A top Secret Service official ended up spilling details about federal anti-hacker strategy at a relatively obscure federal hearing in Alabama. In testimony given to the House Committee on Financial Services, assistant director Alvin T. Smith revealed just how involved the Secret Service is in federal investigations into cybercrime ... and told some extremely cool stories in the process.
Smith was a witness at a field hearing called, simply, "Hacked Off: Helping Law Enforcement Protect Private Financial Information."
At the naughtily named hearing, Smith detailed how the Secret Service has infiltrated underground websites (including both hacker and cyberfraud sites) and bulletin boards. A 2008 investigation into criminals who stole credit and debit card numbers from Dave & Buster's, OfficeMax, Sports Authority, and Barnes & Noble customers was largely accomplished thanks to accounts by undercover feds on illegal websites.
Undercover Secret Service agents then, with the assistance of Turkish and other international investigators, traced the sale of stolen American credit card numbers to Russia and Eastern Europe.
While The Guardian has previously revealed that the Secret Service has infiltrated hacker websites, this is one of the first times a federal official has spoken on the record about the extent of law enforcement penetration.
But pride of place in the presentation went to the elaborate methods that the Secret Service used to nab alleged credit card data thief "BadB," aka Russian national Vladislav Horohorin. "BadB" was arrested in France in 2009 on charges related to the CarderPlanet website, which sold more than $9 million worth of stolen credit card numbers to criminals around the world.
Smith referred to Horohorin not by name, but as "one of the world's most notorious traffickers of stolen financial information." His testimony also unveils how the Secret Service simultaneously embeds itself with cyberfraud investigators across the federal spectrum and works with international law enforcement:
The suspect is alleged to have created the first fully automated online store for selling stolen credit card data. Working with our international law enforcement partners, the suspect was identified and apprehended as he was boarding an international flight to Russia. Both the Computer Crimes and Intellectual Property Section and the Office of International Affairs of the Criminal Division of the Department of Justice played critical roles in this apprehension. This type of cooperation is crucial if law enforcement is to be successful in disrupting and dismantling criminal organizations involved in cybercrime.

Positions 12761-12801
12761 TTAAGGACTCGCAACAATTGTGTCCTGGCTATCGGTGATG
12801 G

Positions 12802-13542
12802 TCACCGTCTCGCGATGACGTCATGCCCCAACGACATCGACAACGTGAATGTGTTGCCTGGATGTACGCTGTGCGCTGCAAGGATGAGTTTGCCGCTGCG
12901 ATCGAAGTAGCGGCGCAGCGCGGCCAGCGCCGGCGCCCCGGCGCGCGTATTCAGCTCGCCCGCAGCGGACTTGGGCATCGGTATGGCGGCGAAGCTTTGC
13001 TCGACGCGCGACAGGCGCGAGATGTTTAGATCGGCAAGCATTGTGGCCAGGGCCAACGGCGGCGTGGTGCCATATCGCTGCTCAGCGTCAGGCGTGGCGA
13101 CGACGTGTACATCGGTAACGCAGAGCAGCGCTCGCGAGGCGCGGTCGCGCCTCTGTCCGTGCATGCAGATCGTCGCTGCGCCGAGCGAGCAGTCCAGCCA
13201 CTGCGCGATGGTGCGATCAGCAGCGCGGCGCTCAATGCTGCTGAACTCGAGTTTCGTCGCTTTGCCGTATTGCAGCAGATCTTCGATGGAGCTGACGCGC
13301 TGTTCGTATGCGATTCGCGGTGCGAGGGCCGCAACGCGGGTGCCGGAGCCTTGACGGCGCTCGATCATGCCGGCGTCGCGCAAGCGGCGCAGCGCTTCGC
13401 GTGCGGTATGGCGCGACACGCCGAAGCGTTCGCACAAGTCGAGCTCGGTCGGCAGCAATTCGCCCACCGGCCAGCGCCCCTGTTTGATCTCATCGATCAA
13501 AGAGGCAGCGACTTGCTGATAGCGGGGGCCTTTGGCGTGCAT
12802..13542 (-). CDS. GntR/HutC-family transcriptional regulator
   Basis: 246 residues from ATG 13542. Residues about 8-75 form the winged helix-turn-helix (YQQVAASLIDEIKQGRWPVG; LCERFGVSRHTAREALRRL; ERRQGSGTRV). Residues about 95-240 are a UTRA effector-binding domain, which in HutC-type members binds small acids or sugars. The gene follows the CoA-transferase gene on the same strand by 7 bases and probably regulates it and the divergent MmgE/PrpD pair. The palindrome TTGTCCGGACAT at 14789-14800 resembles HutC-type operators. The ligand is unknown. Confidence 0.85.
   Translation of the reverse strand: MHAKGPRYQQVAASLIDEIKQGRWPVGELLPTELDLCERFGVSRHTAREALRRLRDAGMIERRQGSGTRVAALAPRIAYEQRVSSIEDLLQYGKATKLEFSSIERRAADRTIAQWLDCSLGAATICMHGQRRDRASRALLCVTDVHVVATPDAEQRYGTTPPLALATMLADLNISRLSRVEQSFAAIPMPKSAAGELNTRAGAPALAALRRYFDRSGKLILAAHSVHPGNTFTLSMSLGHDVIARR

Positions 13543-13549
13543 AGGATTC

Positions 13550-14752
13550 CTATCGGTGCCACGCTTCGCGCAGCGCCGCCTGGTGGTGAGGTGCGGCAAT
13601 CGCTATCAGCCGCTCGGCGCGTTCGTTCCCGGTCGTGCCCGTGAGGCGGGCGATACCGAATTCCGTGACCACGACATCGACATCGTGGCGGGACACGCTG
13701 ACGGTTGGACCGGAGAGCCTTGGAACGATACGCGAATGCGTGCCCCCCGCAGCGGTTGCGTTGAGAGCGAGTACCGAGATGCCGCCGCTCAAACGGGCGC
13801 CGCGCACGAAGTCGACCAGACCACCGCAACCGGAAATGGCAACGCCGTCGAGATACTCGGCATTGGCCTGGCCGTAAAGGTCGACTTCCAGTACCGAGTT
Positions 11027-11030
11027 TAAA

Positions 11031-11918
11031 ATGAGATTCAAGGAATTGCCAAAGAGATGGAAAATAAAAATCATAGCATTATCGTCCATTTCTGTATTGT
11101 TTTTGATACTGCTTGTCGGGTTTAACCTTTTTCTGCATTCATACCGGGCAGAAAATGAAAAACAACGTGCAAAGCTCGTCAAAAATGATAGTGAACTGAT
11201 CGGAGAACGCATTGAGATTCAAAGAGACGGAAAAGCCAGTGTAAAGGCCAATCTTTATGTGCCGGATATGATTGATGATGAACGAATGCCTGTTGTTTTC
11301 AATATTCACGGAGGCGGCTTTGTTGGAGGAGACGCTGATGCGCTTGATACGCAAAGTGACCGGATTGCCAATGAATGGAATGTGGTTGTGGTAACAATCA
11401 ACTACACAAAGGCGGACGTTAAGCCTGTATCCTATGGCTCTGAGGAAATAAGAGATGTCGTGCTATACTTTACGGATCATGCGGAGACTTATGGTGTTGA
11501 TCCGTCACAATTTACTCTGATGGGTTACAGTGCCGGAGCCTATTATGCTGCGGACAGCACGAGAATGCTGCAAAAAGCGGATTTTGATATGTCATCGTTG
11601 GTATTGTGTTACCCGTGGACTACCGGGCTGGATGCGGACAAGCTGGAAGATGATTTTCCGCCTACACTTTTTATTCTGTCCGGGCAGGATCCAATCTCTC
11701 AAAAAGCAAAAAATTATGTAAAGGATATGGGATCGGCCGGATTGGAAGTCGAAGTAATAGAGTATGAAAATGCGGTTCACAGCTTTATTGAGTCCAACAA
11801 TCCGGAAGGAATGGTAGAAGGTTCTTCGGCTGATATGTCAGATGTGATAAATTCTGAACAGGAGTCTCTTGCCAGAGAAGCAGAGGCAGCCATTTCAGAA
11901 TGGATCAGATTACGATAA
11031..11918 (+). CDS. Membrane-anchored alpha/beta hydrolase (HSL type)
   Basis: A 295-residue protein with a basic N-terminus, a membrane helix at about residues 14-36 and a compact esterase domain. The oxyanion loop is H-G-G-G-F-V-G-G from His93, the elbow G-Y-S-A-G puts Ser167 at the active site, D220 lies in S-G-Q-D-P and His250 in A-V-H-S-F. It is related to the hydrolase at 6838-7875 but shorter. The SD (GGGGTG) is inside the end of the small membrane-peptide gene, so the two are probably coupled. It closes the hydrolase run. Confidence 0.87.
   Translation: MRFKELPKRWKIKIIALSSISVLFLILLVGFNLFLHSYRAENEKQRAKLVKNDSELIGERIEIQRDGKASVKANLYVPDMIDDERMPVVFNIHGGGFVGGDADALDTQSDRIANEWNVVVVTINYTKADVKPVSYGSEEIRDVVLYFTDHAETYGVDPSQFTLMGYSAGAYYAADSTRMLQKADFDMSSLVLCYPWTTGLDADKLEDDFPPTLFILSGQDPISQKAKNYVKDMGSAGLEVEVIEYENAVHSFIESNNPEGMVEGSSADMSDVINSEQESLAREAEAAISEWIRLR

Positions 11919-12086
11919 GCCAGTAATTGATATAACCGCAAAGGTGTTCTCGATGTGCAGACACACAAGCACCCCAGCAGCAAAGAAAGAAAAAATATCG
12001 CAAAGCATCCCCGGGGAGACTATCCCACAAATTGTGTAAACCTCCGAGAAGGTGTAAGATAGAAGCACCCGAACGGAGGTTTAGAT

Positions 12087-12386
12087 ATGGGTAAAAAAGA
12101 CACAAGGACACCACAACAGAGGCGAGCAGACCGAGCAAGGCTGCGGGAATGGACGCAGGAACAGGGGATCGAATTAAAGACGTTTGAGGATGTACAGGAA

In testimony, Smith also detailed how the Secret Service teamed up with Dutch law enforcement services to track a series of cyberattacks in 2010. This cyberattacks included everything from brute force attacks to sophisticated spearphishing attacks aimed at specific users.
Most importantly, the Secret Service has been embedding agents and staff at almost all levels of the federal government. The Secret Service has thoroughly melded handling of what they call "cyber" investigations with the Department of Homeland Security (DHS) and other government agencies. Secret Service agents are assigned on detail to (among others) the DHS' National Cyber Security and Office of Infrastructure Protection Divisions, DHS' Science and Technology Directorate, every individual FBI joint terrorism task force, the FBI's National Cyber Investigative Joint Task Force, the Treasury Department's Terrorist Finance and Financial Crime and Financial Crime Enforcement Network sections, the DEA's Special Operations Division, the Department of Justice's International Organized Crime division, the CIA, EUROPOL and INTERPOL.
The hearing was held at the Secret Service's National Computer Forensics Institute in Hoover, AL, which offers courses on everything from mobile device data recovery to intelligence/evidence gathering via social media to local law enforcement nationwide.[Image: Flickr user mdfriendofhillary]
Correction: An earlier version of this story erroneously reported the nature of the 2010 cyberattacks mentioned in the hearing. Fast Company regrets the error.